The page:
Stateometer: point of contraction

Growth in all of Australia’s states deaccelerated to the point of contraction in the June quarter amid the impact of the COVID-19 pandemic, according to the latest ANZ Stateometer.

With largely better news since then in areas outside of Victoria, it is possible that for most the June quarter was the nadir of the downturn.

"All states and territories other than Western Australia, Tasmania and the ACT suffered a fall in economic conditions worse than during the GFC.”

The two territories fared better than the states, with the Australian Capital Territory’s economy growing at an above trend but decelerating rate while the Northern Territory accelerated but at a below trend rate.

All states and territories other than Western Australia, Tasmania and the ACT suffered a fall in economic conditions worse than during the GFC.

Unusually, there was a consistency in the weakness of labour markets, although this was unsurprising given the conditions. Trade worsened everywhere except NSW on reduced global demand, no international tourism and reduced air freight.

Moves across the consumer, housing and business components of the Stateometer were less uniform. In some states, strong household spending in areas like food retailing and homewares offset weakness in services such as restaurant meals and gym memberships.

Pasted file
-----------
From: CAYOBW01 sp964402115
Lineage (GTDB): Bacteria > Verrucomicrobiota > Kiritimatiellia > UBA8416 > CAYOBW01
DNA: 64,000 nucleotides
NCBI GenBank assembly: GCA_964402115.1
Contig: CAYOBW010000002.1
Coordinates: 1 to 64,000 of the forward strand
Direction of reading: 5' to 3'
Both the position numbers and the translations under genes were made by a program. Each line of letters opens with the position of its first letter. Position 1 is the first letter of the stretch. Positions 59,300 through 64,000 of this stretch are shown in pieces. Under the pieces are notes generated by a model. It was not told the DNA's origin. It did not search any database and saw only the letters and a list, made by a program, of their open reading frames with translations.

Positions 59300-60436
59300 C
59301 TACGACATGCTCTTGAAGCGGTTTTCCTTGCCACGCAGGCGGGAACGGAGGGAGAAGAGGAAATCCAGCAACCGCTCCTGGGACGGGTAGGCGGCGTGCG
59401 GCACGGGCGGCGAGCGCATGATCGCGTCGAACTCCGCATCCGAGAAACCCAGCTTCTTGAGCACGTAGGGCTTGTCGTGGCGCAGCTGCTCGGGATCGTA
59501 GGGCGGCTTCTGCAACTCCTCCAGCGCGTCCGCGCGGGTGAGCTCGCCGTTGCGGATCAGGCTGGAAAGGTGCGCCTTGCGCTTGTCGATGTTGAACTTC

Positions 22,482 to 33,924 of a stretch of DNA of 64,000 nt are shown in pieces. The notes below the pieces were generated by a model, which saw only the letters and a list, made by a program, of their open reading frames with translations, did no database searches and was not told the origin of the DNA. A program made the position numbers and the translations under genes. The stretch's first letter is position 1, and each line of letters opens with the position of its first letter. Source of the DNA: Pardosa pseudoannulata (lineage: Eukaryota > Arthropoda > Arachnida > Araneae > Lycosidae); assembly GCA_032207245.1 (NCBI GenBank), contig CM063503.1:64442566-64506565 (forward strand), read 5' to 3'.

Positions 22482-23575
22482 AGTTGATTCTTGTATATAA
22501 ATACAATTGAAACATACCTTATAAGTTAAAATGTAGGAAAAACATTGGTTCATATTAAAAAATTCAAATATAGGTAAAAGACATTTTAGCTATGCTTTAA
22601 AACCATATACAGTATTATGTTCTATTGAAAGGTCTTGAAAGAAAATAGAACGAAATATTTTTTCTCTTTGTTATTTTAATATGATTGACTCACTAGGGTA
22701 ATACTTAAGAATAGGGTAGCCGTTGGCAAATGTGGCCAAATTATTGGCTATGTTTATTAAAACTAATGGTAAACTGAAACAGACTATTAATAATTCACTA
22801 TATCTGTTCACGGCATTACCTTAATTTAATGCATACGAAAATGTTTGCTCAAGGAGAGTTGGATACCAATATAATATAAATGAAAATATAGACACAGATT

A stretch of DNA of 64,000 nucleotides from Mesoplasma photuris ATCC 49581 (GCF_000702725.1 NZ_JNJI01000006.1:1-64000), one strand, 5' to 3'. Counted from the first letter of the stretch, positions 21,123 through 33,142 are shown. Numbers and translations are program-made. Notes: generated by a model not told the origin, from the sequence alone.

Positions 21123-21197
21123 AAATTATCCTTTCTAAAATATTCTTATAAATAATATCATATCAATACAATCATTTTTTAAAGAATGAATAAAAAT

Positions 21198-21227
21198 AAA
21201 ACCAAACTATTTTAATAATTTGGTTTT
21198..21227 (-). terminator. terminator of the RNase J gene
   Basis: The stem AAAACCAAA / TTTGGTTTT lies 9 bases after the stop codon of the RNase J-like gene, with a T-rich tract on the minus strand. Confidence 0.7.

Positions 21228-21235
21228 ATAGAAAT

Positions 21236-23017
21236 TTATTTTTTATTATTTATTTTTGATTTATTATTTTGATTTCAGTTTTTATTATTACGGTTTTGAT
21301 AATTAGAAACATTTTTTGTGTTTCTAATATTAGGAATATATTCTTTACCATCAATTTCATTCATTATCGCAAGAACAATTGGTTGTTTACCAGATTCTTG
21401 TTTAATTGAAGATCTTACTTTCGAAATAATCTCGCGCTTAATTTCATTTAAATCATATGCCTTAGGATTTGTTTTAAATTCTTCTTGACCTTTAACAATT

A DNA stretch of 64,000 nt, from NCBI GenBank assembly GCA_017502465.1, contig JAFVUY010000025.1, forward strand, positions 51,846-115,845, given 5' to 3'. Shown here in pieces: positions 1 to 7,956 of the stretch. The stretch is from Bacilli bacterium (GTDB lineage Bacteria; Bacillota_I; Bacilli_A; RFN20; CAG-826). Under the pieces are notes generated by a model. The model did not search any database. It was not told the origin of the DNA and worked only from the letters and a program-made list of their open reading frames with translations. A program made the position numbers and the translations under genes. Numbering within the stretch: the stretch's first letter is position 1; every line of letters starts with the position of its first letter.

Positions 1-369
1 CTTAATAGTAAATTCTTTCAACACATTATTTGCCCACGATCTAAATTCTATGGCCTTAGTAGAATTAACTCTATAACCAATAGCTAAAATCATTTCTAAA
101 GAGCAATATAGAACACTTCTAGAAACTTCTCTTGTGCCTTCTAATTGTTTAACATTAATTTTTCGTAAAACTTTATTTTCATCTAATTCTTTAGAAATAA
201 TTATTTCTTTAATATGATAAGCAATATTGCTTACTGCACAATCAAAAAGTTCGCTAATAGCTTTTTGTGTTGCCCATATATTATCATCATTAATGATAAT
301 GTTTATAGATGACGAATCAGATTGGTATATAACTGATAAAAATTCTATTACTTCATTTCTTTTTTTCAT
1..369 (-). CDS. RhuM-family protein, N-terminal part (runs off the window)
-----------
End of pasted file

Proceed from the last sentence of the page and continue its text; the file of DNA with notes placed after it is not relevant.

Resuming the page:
Many domestic borders remained closed mainly because of the second wave of COVID-19 cases in Victoria. With the Stage 4 lockdown in early August, Victoria’s economy is likely to have contracted further since.

In the three months to the end of June, the ANZ Stateometer showed Victoria’s economy deteriorated sharply, mainly due to weakness in the labour market and consumer sectors.

There was a small improvement in housing but the business and trade components worsened. (This edition of the ANZ Stateometer does not pick up the state’s second pandemic wave.)

The New South Wales economy also weakened sharply in the June quarter. The labour market component of the NSW Stateometer showed the most significant change. In April, it fell to its lowest since 2000, when the economy was adjusting to the introduction of the GST.

Interestingly, trade and business strengthened a little in the quarter but the consumer and housing components deteriorated marginally.

The ANZ Stateometer is a set of composite indices which measure economic performance across Australia’s states and territories.

The index for each jurisdiction extracts the common trend across 37 economic indicators using principal components analysis. The economic indicators are all monthly data series and cover business and household activity, the labour market, the housing market and trade.

Developments across this diverse country are rarely uniform and we hope these geographically specific indices help you to see through the haze of state by state data and more intuitively piece together the state of the national economy.

Cherelle Murphy is a Senior Economist at ANZ

This article was originally published on ANZ’s Institutional website.


The views and opinions expressed in this communication are those of the author and may not necessarily state or reflect those of ANZ.

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